There’s nothing to choose between the different versions in terms of gameplay, and while part of me wants to say that the gentler colours and larger objects make the C64 version the superior one, I have to say I think I prefer the Spectrum Caesar for one simple reason: the seeds in the watermelons make it look like they’ve got grumpy jack o’lantern faces. I do like the graphics in both versions, though. The C64 version especially has a nostalgic “’early reader’ kids book from the seventies”  aesthetic that reminds me of half the books in my junior school’s library, thanks to the semi-abstract food illustrations and the yellowy-brown colour palette.

It lacks a real hook to keep you coming back and it’s random enough that it probably won’t hold your attention if you were aiming for true mastery in the way something like Pac-Man might, but for a tiny little game about cute animals that controls well and moves quickly Caesar the Cat is a fun way to spend ten minutes, and sometimes that’s all you need.



I really like Final Fantasy V. It might not be the crowning achievement of the SNES’s RPG library in the way that Final Fantasy VI and Chrono Trigger are, and neither is a revolutionary megahit like Final Fantasy VII, but it’s got plenty of its own charms. A fun ability system with dress-up potential  (which, honestly, is something I really like in an RPG,) a simple story of heroic warriors and evil trees, a great soundtrack and a hero whose name you’re well within your rights to transliterate as “Butz.” Sadly I don’t have the time to participate in this year’s Four Job Fiesta, but I’ve had “In Search of Light” from the game’s soundtrack stuck in my head for days and it’s made me really want to write something about FFV, so here’s today’s article: a look at all the summonable monsters in the game, from oversized chickens to oversized chickens made of fire.

I was going to say that the chocobo is a mainstay of the Final Fantasy series’ summons, but thinking about it you can’t conjure large ostrich-like birds in all that many of the games. After FFV I think (and someone can correct me if I’m wrong here) the chocobo only appears as a summon in FFVII, and even then it’s teamed with a moogle. I think this is probably because of the chocobo’s increasing prevalence as a mode of transport. Being able to summon a chocobo in the later games would be akin to reaching out to the magical realms beyond and calling forth a bicycle.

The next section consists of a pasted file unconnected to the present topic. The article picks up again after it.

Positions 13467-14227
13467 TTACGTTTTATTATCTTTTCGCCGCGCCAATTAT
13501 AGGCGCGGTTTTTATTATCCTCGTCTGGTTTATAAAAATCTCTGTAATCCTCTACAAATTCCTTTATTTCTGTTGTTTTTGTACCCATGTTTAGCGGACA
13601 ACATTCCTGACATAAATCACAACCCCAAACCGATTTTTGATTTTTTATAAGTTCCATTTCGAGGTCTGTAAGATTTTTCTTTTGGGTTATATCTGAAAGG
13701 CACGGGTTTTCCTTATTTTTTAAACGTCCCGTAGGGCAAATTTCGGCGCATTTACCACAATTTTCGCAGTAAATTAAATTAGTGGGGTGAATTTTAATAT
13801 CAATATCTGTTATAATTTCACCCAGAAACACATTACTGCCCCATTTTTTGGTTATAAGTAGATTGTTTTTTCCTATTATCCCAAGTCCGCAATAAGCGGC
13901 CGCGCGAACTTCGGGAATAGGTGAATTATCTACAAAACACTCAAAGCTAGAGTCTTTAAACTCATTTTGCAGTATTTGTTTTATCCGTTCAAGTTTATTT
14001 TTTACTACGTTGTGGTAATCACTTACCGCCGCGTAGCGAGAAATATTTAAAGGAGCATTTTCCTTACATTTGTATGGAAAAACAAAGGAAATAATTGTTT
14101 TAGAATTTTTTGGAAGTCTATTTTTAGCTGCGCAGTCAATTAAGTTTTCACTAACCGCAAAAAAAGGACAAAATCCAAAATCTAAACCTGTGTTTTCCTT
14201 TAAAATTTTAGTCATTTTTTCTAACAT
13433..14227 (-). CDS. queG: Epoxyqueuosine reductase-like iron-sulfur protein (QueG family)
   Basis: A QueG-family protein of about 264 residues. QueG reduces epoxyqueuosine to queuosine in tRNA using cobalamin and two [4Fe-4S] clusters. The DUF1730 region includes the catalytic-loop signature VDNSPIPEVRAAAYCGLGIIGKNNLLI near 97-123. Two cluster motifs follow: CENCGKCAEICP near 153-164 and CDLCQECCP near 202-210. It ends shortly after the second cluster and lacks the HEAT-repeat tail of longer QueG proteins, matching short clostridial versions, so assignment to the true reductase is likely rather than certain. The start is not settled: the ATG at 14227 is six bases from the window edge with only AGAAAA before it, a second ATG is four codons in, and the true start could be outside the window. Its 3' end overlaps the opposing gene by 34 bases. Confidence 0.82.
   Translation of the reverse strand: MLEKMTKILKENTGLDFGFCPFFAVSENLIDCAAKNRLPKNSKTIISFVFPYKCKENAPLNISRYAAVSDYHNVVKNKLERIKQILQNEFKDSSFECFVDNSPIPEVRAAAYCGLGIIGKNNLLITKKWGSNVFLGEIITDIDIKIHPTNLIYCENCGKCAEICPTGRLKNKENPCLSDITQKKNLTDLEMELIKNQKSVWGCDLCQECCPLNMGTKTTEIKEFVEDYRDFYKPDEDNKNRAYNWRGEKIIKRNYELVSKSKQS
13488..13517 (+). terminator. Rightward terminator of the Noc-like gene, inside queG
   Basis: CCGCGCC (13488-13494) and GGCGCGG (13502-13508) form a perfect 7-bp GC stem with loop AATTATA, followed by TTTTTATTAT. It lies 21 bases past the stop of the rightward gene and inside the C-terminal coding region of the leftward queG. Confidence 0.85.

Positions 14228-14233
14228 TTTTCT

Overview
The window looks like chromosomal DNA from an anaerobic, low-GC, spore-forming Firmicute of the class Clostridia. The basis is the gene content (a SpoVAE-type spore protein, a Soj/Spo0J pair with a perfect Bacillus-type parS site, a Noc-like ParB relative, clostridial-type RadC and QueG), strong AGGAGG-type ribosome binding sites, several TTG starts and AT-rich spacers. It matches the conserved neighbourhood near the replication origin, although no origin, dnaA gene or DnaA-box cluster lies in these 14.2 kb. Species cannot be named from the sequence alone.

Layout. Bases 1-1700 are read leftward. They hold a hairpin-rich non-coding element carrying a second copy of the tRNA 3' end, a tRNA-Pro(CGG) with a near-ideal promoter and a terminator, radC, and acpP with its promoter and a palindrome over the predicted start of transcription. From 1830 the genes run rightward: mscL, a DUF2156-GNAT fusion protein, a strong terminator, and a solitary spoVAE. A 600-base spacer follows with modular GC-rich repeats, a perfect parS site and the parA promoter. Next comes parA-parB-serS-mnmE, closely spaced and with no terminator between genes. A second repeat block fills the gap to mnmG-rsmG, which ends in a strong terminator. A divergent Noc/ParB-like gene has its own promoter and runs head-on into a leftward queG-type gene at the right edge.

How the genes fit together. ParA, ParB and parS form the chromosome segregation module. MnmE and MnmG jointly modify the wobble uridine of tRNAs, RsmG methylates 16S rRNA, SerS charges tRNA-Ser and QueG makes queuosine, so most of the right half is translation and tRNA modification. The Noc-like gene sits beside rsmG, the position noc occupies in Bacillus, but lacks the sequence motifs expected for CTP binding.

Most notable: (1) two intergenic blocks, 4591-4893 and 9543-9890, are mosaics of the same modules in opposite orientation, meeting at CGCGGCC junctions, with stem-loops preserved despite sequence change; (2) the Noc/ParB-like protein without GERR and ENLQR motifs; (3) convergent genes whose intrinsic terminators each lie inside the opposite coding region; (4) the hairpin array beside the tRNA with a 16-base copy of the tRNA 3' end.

Final Fantasy V’s chocobo isn’t quite as refined, design-wise, as chocobos that would appear later in the series. The legs are ganglier, the neck more crooked, and then there are those eyes: massive, saucer-like peepers that give the chocobo a constant expression of shock. If the plush, fluffy chocobos of games like Final Fantasy XIII are the regal thoroughbreds, then this chocobo is the runt of the litter who lived a tough life on the streets before some kindly group of adventurers took it in. I like it, though. This chocobo looks like it’d be handier in a fight, plus it’s scrawny enough that there’s little risk of the party turning to it for sustenance if their supplies run out.

When you use the chocobo summon, there’s a random chance that you’ll be visited by the fat chocobo instead. That isn’t an ironic nickname. Maybe chocobos hibernate through the winter months and he’s been packing away the gysahl greens in preparation. The difference between the fat chocobo and the regular kind, other than their cholesterol, is that the fat chocobo hits all enemies on screen rather than just one. Of course, the chocobo summon is pretty weak, so there’s a chance you’ll never use it enough times to see the fat chocobo. He’s out there, though. Eating. Wark-ing. Having naps. I’m jealous of the fat chocobo, is what I’m getting at.